Contact: Ken Kramer, 512-476-6962 ofc. or 512-626-4204 cell
Donna Hoffman, 512-477-1729 ofc. or 512-299-5776 cell
Neil Carman, 512-472-1767 ofc.
The Dirty Truth about Coal
New Sierra Club Report Details Real Life Impacts of Our Dependence on Coal
In a new report released today, the Sierra Club documents the devastating impacts of our nation’s dependence on coal. The report, The
Dirty Truth about Coal: Why Yesterday’s Technology Should Not Be Part of Tomorrow’s
Energy Future details the serious societal, economic and environmental tolls of coal.
“The coal industry marketing machine is working overtime to convince Americans that coal is the magic solution to our energy needs,” said Ken Kramer, Director of the Lone Star Chapter of the Sierra Club. “With its multi-million dollar advertising campaigns the industry is promoting a new, ‘clean’ image. Unfortunately the change is only skin deep. Despite claims of ‘clean coal’ and ‘carbon free’ coal, the old, dirty practices of the coal industry haven’t changed.”
From the time it is mined to when it is burned in power plants such as: American Electric Power's Welsh and Pirkey plants, TXU's Big Brown, Monticello, Martin Lake, and Sandow plants, and NRG's (formerly Reliant) Limestone County plant, coal leaves a path of pollution and destruction.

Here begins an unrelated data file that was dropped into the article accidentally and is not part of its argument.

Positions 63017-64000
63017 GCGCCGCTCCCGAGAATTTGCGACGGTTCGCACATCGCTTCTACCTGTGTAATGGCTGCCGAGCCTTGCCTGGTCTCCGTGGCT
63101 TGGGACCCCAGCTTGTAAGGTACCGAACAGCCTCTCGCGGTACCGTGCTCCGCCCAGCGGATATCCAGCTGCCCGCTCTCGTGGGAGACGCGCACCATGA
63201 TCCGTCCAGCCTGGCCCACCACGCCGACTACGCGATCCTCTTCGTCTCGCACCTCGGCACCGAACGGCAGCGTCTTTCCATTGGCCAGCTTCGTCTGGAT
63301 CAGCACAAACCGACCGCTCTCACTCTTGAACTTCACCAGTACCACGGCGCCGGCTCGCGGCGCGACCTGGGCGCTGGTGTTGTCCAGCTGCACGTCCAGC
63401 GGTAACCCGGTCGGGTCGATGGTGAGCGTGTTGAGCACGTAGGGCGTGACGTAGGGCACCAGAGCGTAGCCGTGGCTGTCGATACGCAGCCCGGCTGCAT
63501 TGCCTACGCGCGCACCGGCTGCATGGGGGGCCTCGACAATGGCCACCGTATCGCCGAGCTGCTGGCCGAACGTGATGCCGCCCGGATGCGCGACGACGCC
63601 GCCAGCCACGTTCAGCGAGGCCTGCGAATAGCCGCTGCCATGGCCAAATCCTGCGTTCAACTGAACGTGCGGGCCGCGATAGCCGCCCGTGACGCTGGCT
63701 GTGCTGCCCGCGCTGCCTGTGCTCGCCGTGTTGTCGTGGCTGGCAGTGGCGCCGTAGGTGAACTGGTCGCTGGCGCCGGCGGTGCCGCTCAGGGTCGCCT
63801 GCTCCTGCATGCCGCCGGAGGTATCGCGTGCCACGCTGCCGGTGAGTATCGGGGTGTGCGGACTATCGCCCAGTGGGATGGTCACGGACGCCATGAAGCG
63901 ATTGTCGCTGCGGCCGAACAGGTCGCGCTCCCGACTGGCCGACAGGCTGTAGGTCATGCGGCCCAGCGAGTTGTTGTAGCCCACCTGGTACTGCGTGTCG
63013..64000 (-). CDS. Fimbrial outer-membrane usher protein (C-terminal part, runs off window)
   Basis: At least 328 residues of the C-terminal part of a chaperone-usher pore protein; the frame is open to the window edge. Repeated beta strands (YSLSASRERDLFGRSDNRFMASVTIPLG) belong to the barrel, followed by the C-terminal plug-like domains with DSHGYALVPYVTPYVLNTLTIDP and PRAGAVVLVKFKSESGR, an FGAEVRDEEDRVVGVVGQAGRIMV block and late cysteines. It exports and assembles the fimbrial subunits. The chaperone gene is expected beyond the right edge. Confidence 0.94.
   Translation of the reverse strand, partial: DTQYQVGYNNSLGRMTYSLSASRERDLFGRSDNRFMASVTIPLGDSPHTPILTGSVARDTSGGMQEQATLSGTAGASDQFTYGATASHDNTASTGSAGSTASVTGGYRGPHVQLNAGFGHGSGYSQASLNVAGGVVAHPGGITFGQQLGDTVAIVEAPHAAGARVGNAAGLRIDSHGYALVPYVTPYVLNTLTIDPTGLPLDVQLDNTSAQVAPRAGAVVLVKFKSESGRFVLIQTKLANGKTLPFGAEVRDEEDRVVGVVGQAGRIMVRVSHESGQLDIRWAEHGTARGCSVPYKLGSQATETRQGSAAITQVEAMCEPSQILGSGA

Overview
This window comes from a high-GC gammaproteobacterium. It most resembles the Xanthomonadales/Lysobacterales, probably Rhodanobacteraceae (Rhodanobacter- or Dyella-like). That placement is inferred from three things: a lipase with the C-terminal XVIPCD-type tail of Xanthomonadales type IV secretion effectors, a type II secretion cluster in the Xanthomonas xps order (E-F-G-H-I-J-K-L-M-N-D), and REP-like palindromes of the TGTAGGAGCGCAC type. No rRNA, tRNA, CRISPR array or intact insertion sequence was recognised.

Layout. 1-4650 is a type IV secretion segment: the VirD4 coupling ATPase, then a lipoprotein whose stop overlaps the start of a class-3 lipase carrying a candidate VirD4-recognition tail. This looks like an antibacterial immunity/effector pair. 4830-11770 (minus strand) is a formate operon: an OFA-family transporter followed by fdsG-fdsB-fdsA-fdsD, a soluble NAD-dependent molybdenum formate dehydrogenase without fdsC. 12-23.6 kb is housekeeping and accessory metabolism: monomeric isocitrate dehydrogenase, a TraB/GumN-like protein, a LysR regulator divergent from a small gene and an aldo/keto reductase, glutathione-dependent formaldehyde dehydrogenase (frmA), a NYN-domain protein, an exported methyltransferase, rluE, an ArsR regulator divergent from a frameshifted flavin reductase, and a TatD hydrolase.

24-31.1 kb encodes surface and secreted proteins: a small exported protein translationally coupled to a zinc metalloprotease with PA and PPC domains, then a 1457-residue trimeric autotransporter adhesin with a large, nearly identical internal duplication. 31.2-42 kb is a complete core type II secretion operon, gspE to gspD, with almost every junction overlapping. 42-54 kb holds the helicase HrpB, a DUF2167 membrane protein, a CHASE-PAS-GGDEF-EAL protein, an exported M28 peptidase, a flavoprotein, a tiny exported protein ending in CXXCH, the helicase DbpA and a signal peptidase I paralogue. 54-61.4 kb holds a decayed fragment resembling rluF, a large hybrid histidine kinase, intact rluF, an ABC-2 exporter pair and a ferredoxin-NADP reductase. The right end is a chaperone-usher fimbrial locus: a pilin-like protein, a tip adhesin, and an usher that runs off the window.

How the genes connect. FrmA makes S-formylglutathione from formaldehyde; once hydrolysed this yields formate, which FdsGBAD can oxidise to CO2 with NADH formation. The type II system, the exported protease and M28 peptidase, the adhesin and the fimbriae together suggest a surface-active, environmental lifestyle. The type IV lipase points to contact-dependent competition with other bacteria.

Burning coal for electricity damages public health, tears up the land, pollutes our waters, devastates communities and makes global warming worse.
The recent decision by the TCEQ commissioners on a 2-1 vote to permit TXU's huge Oak Grove coal plant would lead to further use of Texas lignite mines and would lead to 16.6 million tons of global warming gases, 6,286 tons of ozone-forming nitrogen oxides and 1,440 pounds of mercury per year, among the highest in the country. The Commissioners decision will be appealed.
“Coal is one of the dirtiest, least efficient sources of energy available,” said Kramer. “Fortunately we don’t have to continue sacrificing our health and communities to meet our energy needs; we have better, cleaner options.”
We have the technology and the know-how to meet our energy needs while improving public health, creating jobs, and reducing our global warming emissions.
Investing in clean energy in Texas would create 249,151 jobs, including 36,985 new manufacturing jobs and 35,444 new construction jobs.
“As the Sierra Club report shows, mining, transporting, and burning coal is a bad investment that contributes to water pollution, air pollution, and global warming,” said Kramer. “In Texas, for some power plants we’re importing northern Wyoming coal across four states with diesel-burning, air polluting trains on rail lines going through cities already struggling to meet clean air standards. For other plants we’re burning the dirtiest form of coal – Texas lignite – which is not proven to work with emissions control technologies. It’s time to look beneath the façade and see the true cost of our dependence on coal.”